Kiwis moving back to New Zealand have enough to do without thinking about tax.
Admittedly, New Zealand tax never loomed large in my life as an expat. Money from my income and investments disappeared into the coffers of whatever country I was living in at the time.
My main contact with IRD was paying GST on a packet of pineapple lumps when home for the summer holidays.
Why you should care about tax
Doing the right thing to support the team of 5 million is the reason to pay tax. Yeah nah. Maybe.
Actually, for most of us, it’s more about the risks and costs of ignorance, as I learned recently from tax expert Rebecca Simpson-Heine.
What IRD wants …
IRD loves rule-followers.
And has little tolerance for people who avoid or make mistakes with their tax. The onus is on you to get it right, and IRD always has the benefit of hindsight when assessing what individuals should have paid.
There is certainly the capacity to hunt down rule breakers. A web of international information exchange agreements gives IRD access to information such as foreign bank account data on any taxpayer registered in New Zealand. It doesn’t take too much effort to detect unpaid tax.
Prudent Kiwi expats will understand their tax obligations, then work out ways to minimise and manage tax payable.
There are many simple actions you can take that are well within the law. And some IRD provisions even favour New Zealanders returning from offshore.
Here’s our basic checklist to get your tax planning underway
1. Know the tests for tax residency
IRD has two ways of deciding who is ‘tax resident’ and must pay tax in New Zealand.
Being in the country for a total of 183 days over a rolling 12-month period makes you tax resident from the date you first arrived in the country.
Beware, this total includes trips in and out. So, if you came for a summer holiday and then returned permanently less than six months later once COVID hit, both trips count towards the 183 days.
Many expat Kiwis don’t realise that owning a house here can also make you tax resident if it’s somewhere that you can, or have, habitually lived in.
Sometimes owning a home gets you treated as tax resident in New Zealand before moving here, even if the property is currently rented out or has been used as a bach for holidays. A number of factors are considered such as family, economic and social ties.
It’s also possible to be liable for tax in New Zealand as a non tax resident. This may apply if you’re working and earning here for more than three months (or six months if you live in a country that is part of New Zealand’s international tax treaty network, like the UK, Australia, the USA and Hong Kong/Singapore to name a few).
Kiwis who’ve come home for a specific period, perhaps to wait out COVID lockdown in the country where they normally live, could fall into this tax trap. Although the government has some put in place some special provisions to help people trapped here by COVID.
2. Understand worldwide taxable income
Once tax resident in New Zealand, you’ll need to pay tax on your worldwide income – what you earn here AND overseas.
In the past, returning Kiwis may have cashed up before moving home. So they’d just be paying tax on New Zealand income once resident here.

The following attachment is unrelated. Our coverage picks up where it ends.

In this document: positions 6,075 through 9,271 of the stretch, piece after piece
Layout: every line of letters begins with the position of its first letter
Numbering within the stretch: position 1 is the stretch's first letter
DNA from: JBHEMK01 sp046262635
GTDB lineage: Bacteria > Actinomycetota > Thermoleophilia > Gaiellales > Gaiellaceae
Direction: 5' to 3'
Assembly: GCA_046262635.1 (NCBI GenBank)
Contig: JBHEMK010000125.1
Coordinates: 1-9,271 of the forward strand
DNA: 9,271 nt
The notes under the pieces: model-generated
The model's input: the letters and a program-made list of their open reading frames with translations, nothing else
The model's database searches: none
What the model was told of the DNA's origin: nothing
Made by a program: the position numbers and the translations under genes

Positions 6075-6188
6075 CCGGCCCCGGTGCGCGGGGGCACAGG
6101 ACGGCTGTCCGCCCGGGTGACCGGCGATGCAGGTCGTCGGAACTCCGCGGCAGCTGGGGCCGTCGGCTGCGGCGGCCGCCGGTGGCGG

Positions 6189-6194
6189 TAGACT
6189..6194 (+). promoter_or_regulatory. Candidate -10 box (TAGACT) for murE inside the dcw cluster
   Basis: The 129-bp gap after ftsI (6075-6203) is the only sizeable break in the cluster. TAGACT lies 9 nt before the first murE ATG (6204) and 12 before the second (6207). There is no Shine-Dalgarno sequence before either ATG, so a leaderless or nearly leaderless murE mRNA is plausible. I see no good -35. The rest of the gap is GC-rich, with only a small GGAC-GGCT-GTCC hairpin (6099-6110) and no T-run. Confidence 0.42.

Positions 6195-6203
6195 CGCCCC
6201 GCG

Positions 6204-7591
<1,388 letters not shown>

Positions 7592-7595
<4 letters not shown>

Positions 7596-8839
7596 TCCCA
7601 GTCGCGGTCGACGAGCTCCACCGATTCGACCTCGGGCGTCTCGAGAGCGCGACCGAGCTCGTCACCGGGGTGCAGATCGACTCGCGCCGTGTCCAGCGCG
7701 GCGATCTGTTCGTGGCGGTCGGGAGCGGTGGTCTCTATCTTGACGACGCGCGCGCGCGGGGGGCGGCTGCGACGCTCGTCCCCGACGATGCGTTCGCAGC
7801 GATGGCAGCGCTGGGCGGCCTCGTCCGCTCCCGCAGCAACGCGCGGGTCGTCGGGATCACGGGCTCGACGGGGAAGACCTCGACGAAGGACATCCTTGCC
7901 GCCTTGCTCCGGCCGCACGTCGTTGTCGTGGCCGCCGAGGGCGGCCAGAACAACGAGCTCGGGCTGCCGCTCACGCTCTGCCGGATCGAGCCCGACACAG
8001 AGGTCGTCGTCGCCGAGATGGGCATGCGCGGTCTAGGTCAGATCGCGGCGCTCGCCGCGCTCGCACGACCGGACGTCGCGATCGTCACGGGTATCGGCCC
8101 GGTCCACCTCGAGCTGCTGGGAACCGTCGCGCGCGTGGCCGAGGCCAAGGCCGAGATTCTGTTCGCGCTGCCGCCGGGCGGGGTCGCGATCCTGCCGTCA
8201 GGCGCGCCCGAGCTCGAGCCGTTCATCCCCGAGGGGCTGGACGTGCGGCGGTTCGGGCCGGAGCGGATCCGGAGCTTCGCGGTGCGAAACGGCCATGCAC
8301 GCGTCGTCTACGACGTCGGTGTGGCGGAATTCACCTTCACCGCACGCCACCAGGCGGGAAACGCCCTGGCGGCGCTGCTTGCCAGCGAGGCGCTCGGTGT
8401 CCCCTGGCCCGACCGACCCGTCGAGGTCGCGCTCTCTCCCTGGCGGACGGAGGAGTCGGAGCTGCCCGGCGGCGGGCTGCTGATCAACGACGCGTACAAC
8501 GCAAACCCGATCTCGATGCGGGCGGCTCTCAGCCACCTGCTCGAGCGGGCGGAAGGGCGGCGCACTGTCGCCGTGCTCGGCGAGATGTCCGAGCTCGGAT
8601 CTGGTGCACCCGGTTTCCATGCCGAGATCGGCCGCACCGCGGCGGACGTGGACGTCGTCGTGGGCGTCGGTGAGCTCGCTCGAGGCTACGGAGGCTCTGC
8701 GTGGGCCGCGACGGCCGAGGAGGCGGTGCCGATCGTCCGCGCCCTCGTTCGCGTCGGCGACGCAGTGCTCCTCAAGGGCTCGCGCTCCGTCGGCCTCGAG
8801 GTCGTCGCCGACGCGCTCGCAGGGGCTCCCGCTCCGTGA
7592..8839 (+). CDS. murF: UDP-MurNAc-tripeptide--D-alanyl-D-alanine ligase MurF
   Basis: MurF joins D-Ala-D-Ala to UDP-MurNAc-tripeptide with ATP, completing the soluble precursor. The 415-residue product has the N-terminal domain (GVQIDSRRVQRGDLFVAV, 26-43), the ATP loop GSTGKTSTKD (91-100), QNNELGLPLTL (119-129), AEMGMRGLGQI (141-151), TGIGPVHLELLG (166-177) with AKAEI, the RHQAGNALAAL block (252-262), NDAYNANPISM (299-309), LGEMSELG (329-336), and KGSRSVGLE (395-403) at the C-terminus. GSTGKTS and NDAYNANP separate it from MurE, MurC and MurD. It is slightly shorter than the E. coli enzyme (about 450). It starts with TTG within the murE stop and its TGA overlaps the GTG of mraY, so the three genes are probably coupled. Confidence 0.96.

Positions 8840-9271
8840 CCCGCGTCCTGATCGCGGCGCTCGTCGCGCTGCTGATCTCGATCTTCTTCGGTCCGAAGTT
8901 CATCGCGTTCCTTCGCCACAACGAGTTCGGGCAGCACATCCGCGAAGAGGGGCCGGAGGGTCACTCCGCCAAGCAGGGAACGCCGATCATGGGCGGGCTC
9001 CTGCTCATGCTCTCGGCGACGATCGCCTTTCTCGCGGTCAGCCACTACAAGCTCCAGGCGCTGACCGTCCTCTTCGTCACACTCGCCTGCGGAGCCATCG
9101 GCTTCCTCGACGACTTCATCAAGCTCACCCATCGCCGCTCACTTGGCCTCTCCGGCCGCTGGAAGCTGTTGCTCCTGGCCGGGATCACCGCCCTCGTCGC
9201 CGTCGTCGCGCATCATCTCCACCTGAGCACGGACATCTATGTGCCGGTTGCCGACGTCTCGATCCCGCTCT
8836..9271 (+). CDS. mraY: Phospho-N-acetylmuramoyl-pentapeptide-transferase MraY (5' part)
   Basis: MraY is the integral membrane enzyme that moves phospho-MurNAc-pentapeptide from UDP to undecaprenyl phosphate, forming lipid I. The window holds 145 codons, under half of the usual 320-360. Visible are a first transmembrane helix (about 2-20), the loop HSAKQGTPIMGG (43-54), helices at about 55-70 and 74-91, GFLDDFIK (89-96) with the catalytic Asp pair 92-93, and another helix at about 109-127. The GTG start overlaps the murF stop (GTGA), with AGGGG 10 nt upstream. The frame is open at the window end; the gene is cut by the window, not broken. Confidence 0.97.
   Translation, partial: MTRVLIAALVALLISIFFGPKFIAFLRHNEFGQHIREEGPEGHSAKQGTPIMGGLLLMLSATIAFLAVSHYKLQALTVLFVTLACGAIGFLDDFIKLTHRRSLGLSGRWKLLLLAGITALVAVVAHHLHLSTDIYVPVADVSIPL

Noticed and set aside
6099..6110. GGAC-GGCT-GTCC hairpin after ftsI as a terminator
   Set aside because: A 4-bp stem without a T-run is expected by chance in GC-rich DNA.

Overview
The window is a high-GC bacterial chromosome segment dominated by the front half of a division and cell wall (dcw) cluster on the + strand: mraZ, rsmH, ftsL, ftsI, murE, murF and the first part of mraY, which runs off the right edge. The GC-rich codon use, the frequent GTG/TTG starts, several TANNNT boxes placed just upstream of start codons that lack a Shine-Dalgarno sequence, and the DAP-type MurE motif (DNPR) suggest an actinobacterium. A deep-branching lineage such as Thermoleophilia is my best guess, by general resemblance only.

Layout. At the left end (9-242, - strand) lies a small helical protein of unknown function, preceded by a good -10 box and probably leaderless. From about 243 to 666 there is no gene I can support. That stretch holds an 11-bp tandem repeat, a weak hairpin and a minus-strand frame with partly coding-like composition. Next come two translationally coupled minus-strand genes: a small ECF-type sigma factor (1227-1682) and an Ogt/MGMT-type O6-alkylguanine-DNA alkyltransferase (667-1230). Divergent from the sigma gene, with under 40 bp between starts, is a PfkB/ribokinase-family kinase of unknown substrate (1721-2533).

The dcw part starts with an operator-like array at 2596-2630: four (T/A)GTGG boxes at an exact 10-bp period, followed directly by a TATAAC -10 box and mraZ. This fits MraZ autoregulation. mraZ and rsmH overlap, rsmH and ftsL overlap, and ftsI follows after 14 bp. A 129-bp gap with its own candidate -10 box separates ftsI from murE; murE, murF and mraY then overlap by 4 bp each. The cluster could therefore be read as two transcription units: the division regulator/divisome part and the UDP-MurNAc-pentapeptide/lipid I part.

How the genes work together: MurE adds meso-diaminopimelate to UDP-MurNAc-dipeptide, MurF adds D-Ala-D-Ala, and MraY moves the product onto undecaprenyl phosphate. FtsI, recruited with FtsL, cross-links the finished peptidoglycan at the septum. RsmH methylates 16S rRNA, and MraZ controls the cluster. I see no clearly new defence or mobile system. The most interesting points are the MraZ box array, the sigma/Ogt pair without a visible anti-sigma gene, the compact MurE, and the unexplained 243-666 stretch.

Now, hasty moves and COVID lockdowns have made it difficult to sell houses or liquidate share portfolios overseas. More Kiwi repats are now receiving rentals, dividends or interest payments from offshore, which all count as worldwide taxable income.
The good news is that some New Zealanders returning after more than 10 years away don’t have to pay tax on overseas investment income for 4 years. That’s called ‘transitional residence’ and you can only claim it once.
It provides valuable breathing space, if required, to restructure your investments. And even if you decide to hold onto the offshore assets after your transitional residence ends, you usually get a tax credit for any tax paid overseas to prevent double taxation.
3. Consider cashing up foreign superannuation schemes
Years away often add up to significant funds deposited in offshore superannuation and pension schemes, particularly if contributions are mandatory.
Rather than leaving it there, returning Kiwis who were non-resident for tax purposes while away, have four years to withdraw their offshore pension funds and not pay tax here.
That can be a big help for people looking to enter the New Zealand housing market.
4. Structure remote working carefully
Remoting a great offshore job back to New Zealand seems an attractive option for many returning Kiwis. However, your employment income will be taxable here.
Things get tricky with PAYE obligations. Your employer is responsible for withholding PAYE and paying it to IRD, but offshore employers are not usually set up to do this in New Zealand.
If they aren’t, the responsibility can fall on you, and you may need to become an “IR 56 taxpayer”.
You’ll be required to register with IRD and comply with the payday filing rules and PAYE payment rules instead of your employer. And you may be liable for penalties and interest charges should you fail to report your income correctly.
Planning for happy tax homecoming should be a must-do task for every Kiwi expat. If this checklist raises more questions than answers, it’s worth investing in expert tax advice.
The price of getting right is small, compared to the cost of getting it wrong. No returning Kiwi wants their return to New Zealand marred by a large tax bill from IRD.
Visit Mobile Relocation Experts to learn more.